A black-and-white warbler with a conspicuous bright yellow unpatterned face. Adult male has clear yellow cheeks and forecrown, black throat, black nape that extends onto the hindcrown, gray back with dark streaks, black wings with two white wing bars, unmarked white underparts, and white undertail coverts. Adult female has a slightly duller yellow face, some dusky feathering in the auriculars, dusky green hindcrown and nape, and a mottled yellowish-black throat. First-year birds lack black on head and have dusky auriculars and crown. All plumages show bright white outer tail feathers in flight. Unlike Townsend's and Black-throated Green, Hermit has no black streaks or yellow on underparts. Hybridizes with Townsend's Warbler where ranges overlap in Oregon and Washington, producing a wide range of intergrades that may look mostly like either species.
Length: 12 (cm) Wingspan: 20 (cm)
Buzzy, lilting phrases, like other black-throated warblers. Generally higher-pitched and more ringing than Black-throated Gray. Call is a hard chip note.
Mature coniferous forests, especially Douglas-Fir. Winters in montane habitats of Mexico and Central America.
Nest is a cup placed on limb high above ground. Forages at highest levels of canopy; heard more often than seen.
Forages by gleaning foliage; eats insects and spiders.
This species can be very common in its comparatively limited breeding range. The loss of >95% of the old-growth and old regrowth forest across w. Oregon since European settlement might be perceived to have had an adverse effect, yet the birds' capacity to use the innumerable closed-canopy stands of "industrial" regrowth Douglas-fir as young as thirty years has surely helped it. This remains among the most abundant birds in Western Oregon from late Apr-late Aug. Males switch from strongly accented "primary" songs to less distinctive "secondary" songs beginning about the summer solstice; few primary songs are heard after about 10 July. After that time, the birds' presence is best known by the insistent begging calls of nestlings or recent fledglings overhead. Regional primary-song dialects exist. Having spent three summers among Hermit Warblers on the first ranger district s. of Mt. St. Helens in the late 1970s, I was delighted to once hear an unmistakable "Wind River Hermit" sing that population's primary song at a minor migratory stopover for the species, well-birded Skinner Butte, above downtown Eugene, Oregon.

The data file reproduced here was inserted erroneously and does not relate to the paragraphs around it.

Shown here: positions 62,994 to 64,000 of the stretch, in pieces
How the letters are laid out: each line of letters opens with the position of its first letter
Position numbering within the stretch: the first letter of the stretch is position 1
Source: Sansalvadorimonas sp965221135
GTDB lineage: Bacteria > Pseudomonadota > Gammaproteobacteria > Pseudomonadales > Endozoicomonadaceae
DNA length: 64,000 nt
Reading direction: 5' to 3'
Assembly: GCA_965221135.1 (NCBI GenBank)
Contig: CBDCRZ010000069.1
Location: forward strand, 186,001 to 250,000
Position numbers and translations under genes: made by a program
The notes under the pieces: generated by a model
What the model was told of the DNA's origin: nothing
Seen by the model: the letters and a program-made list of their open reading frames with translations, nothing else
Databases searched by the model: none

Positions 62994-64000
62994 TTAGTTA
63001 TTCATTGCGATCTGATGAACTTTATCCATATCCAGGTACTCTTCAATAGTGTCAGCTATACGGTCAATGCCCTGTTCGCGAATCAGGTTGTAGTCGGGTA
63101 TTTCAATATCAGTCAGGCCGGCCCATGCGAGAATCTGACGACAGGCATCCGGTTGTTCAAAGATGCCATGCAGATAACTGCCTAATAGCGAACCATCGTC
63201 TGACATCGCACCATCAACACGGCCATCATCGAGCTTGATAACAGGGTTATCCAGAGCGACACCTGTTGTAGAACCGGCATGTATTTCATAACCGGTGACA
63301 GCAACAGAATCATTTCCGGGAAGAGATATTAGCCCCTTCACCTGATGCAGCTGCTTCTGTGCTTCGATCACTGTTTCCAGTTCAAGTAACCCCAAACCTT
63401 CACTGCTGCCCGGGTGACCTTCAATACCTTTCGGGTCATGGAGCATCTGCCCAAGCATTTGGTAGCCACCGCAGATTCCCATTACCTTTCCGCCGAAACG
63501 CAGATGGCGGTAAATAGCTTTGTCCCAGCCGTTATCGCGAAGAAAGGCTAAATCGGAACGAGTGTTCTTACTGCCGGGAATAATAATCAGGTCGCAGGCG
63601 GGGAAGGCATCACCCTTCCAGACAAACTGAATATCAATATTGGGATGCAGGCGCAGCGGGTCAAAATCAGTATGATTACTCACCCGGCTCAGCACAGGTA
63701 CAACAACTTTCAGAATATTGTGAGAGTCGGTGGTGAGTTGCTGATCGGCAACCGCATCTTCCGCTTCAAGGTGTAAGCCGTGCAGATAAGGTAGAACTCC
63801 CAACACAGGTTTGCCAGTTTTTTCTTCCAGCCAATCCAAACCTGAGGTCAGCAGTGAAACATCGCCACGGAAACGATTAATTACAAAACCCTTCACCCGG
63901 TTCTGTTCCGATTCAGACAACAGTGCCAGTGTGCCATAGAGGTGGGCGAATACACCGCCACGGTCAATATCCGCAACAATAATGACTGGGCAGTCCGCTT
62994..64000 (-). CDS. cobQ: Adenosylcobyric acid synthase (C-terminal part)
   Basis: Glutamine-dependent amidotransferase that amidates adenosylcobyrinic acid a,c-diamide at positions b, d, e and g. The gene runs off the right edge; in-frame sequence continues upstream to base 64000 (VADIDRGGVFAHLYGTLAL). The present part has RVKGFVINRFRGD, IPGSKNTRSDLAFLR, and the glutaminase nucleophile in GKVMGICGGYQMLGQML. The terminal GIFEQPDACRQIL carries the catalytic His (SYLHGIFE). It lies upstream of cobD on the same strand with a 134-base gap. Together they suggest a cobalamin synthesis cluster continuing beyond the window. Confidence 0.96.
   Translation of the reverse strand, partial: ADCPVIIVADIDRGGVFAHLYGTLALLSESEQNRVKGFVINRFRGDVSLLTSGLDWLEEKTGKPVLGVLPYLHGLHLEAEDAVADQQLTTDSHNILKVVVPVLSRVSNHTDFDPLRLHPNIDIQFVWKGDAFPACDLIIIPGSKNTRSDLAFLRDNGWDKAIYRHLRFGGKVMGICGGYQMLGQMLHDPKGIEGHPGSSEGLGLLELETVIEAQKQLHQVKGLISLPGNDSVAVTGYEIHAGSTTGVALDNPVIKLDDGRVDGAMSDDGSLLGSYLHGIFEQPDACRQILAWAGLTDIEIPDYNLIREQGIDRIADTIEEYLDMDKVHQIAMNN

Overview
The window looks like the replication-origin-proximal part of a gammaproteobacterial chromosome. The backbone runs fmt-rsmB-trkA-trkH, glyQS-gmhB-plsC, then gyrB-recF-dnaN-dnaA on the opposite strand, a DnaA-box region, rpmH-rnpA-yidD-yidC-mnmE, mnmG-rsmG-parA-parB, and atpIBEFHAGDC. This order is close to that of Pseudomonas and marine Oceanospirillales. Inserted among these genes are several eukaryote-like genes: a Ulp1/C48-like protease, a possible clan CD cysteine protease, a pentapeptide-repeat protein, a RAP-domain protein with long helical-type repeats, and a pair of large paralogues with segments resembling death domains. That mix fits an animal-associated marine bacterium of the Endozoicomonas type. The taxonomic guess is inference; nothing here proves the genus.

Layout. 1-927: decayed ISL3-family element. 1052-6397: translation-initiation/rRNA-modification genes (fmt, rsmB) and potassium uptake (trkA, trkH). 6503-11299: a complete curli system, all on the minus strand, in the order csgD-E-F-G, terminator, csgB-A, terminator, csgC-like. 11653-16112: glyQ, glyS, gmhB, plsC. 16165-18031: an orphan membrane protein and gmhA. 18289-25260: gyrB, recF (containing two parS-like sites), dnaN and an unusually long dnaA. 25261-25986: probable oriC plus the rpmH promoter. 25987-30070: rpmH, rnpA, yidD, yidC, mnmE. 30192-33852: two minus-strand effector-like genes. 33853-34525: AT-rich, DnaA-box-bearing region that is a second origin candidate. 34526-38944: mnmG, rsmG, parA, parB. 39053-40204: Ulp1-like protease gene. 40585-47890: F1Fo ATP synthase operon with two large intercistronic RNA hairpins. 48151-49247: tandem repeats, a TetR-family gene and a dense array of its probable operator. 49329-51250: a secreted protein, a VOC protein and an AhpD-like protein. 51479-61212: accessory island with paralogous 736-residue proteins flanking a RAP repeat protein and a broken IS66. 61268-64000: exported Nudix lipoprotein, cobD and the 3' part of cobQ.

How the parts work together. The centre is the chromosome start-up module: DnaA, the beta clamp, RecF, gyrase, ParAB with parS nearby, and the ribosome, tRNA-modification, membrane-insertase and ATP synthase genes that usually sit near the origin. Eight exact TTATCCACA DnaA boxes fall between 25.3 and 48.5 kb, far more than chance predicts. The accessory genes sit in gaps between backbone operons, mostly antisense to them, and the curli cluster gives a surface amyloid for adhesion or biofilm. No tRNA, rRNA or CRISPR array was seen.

Citation: Personal Experience. I observe this regularly, highly confident.
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|06/25/16||Dave Irons, OR||#|
|09/08/13||Dave Irons, OR||1|
|06/29/13||Dave Irons, OR||#|
|05/26/13||dawn villaescusa, OR||#|
|05/12/13||Dave Irons, OR||6|
|06/11/12||Dave Irons, OR||4|
|Activity||Date & Time|
|Bob Archer added Hermit Warbler to their 450 Trail, FR 4420 and FR 2730 smart list||5/31/2014 at 10:41PM|
|Mary Ratcliff added Hermit Warbler to their Jack's Peak, Monterey smart list||1/29/2012 at 10:51AM|
|Jacob Parks added Hermit Warbler to their Log House smart list||11/02/2011 at 12:52AM|
|David Fix added a note to Hermit Warbler Notes||7/03/2011 at 2:10PM|